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Health Care for All Oregon is a grassroots coalition of over 100 organizations that are determined to create a better way of financing health care for every person who lives or works in Oregon.  Our mission is to provide publicly funded, privately delivered, high quality, affordable, universal health care to everyone. People will be free to choose their medical provider to give them the care that they need, free to choose their career, job, and time of retirement independent of health care costs.  We believe that health care is a human right.  The care we receive should not be dependent on what we can afford.  It is time we joined the rest of the free world and provided ourselves with publicly funded health care just like we do for education, libraries, fire fighters, and police.

Health insurers press for high-deductible, low-benefit policies

by Wendell Potter for the Center for Public Integrity

As we head into the final stretch before next week’s midterm elections, Americans continue to have wide-ranging views of Obamacare, but even many who have an unfavorable view of it say they would rather see Congress improve it than get rid of it.

In fact, according to the Kaiser Family Foundation’s most recent tracking poll of public opinion about the law, released last Tuesday, almost two-thirds of the public would rather see their member of Congress work to make the law better than to repeal and replace it.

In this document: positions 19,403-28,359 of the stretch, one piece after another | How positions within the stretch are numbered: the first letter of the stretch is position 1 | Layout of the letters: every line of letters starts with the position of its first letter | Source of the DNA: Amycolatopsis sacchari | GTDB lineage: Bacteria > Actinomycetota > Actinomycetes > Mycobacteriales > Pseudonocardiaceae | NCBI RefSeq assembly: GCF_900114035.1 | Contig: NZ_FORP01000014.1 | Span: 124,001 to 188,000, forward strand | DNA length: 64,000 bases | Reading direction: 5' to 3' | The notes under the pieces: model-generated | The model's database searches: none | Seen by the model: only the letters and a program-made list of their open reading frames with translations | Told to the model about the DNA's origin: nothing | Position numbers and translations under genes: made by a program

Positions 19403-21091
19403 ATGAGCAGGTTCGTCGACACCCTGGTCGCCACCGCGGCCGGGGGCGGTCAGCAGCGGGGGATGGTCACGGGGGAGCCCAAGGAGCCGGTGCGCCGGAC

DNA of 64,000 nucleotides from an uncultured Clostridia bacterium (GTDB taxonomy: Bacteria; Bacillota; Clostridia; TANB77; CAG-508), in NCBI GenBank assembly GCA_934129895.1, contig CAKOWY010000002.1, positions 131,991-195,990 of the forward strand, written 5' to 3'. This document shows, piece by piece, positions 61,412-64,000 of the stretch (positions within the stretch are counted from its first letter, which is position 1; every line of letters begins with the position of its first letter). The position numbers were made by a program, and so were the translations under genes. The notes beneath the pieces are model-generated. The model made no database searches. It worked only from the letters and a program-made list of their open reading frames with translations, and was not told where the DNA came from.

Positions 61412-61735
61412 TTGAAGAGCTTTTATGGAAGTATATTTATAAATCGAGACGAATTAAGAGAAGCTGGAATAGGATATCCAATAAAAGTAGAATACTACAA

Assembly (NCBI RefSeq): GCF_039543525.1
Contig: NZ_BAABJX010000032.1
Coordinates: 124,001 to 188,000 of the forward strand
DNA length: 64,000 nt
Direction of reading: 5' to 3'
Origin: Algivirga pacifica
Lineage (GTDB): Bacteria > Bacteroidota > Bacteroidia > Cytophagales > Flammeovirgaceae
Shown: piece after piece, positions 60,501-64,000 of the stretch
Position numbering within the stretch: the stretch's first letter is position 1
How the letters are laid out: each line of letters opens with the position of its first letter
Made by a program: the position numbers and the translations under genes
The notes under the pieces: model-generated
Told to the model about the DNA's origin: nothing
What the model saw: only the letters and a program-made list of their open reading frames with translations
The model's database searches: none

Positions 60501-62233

The big, unanswered question, though, is what to fix and how to do it.

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Approve health care study funding

Letter to the Register Guard  Oct. 22, 2014
by Jerry Silbert, Eugene

More than $25 billion will be spent on health care in Oregon this year. Of that, more than $8 billion will be spent by the state and local governments.

The cost of health care is taking up an increasingly greater part of spending. About 17 percent or our economy is devoted to health care, and the percentage has been growing each year.

We must reduce the cost of health care, but we must not do it in a way that makes the reductions fall on the backs of middle- and lower-income citizens.

A number of proposals have been made to decrease the cost of health care. In 2013, the Legislature passed House Bill 3260, which proposed to study four major options for funding a comprehensive, universal and affordable health care system in Oregon. The information from such a study would be critical if legislators are to deal with the issue.

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